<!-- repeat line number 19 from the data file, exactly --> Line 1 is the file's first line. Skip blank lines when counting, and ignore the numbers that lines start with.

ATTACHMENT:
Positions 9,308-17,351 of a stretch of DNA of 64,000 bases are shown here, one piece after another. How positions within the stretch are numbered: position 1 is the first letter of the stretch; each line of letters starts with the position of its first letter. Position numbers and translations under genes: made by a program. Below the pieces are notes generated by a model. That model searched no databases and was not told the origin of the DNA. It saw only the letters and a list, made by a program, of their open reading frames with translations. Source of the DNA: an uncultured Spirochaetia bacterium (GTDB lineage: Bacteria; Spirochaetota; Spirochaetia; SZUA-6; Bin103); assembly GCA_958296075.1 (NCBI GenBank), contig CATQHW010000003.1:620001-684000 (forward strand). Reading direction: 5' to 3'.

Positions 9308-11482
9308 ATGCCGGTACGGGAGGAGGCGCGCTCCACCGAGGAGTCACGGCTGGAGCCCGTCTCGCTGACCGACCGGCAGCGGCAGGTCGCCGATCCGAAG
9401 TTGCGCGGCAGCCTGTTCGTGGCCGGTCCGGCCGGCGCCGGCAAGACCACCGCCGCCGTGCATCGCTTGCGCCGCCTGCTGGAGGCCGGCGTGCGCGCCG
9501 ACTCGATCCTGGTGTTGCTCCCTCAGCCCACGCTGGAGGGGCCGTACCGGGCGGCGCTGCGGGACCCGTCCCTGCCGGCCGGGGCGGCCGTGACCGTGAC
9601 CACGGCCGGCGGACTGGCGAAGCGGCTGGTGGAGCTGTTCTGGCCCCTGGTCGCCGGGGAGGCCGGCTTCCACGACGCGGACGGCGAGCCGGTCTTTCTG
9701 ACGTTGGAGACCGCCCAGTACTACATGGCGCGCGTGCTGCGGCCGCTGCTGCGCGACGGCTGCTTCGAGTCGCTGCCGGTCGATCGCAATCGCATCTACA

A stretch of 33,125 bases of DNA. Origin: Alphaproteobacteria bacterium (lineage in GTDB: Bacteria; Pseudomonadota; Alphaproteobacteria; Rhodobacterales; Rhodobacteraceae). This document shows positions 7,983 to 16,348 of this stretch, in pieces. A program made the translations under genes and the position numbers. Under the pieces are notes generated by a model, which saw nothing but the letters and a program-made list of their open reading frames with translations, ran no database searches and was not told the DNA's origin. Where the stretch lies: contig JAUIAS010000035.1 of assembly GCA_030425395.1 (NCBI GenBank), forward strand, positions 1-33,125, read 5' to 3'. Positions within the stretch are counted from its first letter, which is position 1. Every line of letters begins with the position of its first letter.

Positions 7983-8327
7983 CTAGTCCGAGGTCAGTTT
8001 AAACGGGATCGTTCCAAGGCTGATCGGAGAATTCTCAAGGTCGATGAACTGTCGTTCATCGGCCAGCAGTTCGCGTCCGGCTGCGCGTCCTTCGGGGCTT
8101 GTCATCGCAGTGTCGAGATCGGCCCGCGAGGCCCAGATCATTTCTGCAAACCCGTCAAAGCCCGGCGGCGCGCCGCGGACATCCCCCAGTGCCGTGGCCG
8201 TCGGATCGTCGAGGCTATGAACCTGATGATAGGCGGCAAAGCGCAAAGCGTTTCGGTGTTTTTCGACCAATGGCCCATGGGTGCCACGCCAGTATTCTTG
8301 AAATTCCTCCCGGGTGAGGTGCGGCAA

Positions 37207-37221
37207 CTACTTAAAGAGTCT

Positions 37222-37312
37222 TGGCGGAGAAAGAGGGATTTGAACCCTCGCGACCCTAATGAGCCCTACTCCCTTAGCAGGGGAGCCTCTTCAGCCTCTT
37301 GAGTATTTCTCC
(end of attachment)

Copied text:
37301 GAGTATTTCTCC